February 23rd is National Tile Day. But if you’re looking to learn about the benefits of granite versus marble, you’ve come to the wrong place. This year, we’re celebrating by taking a closer look at a different kind of tiling.
The tiling we’re discussing is a powerful computer vision approach, which sees a large image broken into many separate, smaller “tiles” and then reassembled.
What Is Tiling?
Tiling is an important process for analysis of images with computer vision and allows for a more detailed look at specific sections of an image without sacrificing resolution. The technique is typically used for detecting small objects in high-resolution images. For example, tiling can be used with satellite imagery to recognize specific fields of crops or find a golf ball after a perfect drive.
After dividing an image into tiles, computer vision models can then inference on each individual tile before stitching them back together into a composite image. This results in a more accessible image for inferencing that can ultimately be used for batch and real-time predictions helping to solve organization and industry-wide challenges.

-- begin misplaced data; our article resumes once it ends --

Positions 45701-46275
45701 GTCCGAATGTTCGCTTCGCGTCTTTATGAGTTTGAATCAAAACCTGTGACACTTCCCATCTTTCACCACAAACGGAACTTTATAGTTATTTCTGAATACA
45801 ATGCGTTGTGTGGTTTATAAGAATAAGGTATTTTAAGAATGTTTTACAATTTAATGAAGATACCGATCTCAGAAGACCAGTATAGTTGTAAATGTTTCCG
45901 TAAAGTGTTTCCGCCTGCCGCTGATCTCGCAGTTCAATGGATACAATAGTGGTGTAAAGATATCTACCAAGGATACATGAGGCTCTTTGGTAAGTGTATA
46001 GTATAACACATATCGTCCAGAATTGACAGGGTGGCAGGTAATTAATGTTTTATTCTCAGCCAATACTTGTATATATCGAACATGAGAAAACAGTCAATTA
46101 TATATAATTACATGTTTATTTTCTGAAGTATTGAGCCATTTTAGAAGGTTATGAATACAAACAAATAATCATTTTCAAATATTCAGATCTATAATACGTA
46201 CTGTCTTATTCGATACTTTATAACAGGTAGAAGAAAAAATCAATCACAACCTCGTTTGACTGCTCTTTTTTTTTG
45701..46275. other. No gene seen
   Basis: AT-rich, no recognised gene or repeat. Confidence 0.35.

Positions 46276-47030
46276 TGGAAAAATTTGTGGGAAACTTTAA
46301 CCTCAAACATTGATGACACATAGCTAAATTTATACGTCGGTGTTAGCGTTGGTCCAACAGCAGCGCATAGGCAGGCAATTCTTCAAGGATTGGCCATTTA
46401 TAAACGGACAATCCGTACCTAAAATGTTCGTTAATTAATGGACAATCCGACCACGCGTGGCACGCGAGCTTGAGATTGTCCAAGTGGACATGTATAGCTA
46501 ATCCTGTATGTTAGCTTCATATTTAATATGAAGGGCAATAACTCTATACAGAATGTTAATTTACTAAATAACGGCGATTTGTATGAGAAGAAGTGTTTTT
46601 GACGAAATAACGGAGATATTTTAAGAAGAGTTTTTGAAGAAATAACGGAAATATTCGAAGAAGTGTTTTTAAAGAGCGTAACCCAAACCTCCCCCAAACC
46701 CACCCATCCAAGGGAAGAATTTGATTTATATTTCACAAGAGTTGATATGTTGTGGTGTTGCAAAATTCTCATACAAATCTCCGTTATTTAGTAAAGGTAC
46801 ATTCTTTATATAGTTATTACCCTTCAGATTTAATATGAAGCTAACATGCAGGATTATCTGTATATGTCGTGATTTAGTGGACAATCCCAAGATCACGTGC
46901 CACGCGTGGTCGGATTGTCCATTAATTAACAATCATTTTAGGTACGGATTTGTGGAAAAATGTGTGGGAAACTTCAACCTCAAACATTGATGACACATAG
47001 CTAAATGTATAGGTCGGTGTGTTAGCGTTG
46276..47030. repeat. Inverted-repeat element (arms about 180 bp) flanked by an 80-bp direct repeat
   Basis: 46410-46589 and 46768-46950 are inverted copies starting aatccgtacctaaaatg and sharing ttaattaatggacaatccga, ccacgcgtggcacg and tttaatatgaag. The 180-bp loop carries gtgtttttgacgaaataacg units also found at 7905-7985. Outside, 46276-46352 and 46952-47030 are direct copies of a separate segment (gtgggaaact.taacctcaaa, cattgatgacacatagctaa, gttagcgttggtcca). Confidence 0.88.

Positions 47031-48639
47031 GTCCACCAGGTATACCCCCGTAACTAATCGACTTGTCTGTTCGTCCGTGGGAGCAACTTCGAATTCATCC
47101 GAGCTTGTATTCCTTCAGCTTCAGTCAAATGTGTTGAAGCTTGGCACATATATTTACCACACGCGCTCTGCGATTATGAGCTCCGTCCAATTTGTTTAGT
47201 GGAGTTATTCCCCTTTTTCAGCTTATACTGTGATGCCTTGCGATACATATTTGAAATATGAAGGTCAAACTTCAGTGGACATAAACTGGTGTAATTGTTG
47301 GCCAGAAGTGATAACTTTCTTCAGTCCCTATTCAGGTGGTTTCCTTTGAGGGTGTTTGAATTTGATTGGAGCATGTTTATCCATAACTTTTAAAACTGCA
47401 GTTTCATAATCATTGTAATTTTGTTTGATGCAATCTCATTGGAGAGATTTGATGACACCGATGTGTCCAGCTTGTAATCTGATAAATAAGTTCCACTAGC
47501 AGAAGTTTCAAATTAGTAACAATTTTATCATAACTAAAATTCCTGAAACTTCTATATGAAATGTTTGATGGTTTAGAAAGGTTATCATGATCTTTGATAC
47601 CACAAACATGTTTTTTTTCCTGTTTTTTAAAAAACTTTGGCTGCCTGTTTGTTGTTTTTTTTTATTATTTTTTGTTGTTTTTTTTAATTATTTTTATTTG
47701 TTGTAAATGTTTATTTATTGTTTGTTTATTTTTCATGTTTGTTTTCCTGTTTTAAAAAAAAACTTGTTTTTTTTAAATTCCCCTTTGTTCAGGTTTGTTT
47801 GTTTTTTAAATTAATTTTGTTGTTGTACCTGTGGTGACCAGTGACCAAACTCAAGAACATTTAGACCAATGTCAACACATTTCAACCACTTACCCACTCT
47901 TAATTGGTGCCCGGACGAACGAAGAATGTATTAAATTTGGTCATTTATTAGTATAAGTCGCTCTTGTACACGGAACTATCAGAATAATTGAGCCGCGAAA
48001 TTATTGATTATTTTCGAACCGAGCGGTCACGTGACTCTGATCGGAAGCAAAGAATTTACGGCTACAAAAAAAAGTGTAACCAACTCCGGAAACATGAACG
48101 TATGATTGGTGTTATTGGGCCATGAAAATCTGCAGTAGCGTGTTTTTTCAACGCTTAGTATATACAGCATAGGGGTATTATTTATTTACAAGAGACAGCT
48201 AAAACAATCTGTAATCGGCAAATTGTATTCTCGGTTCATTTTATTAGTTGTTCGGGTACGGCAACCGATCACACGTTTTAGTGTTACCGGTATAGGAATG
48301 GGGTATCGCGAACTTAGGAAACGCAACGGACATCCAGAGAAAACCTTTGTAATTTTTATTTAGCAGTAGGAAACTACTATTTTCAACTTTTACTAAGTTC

Tiling: Addressing Challenges
Automated tiling can sometimes result in “cutoff” and double counting. When the initial image is reassembled, an object spread across multiple tiles could get counted twice, resulting in an incorrect overall tally of relevant objects.This undesired result can be corrected by implementing a sliding window that tells the model to ignore images in certain buffer areas. Simply put, the model will only count the tile where the larger portion of the item is included.
Filters can also help to eliminate monotonous, irrelevant data. Empty tiles may be a concern in instances where a small number of important visual data points are spread across an especially large frame. Imagine you were tasked with drone footage analysis to identify signs of crop loss in an expanse of farmland or survey a large forest for active fires. While a person could naturally skip over irrelevant tiles, a vision AI model needs to learn to do so. With continued data inputs, an expertly-deployed solution can quickly improve in its ability to eliminate unnecessary tiles from its analysis, saving time and addressing a range of potential use cases.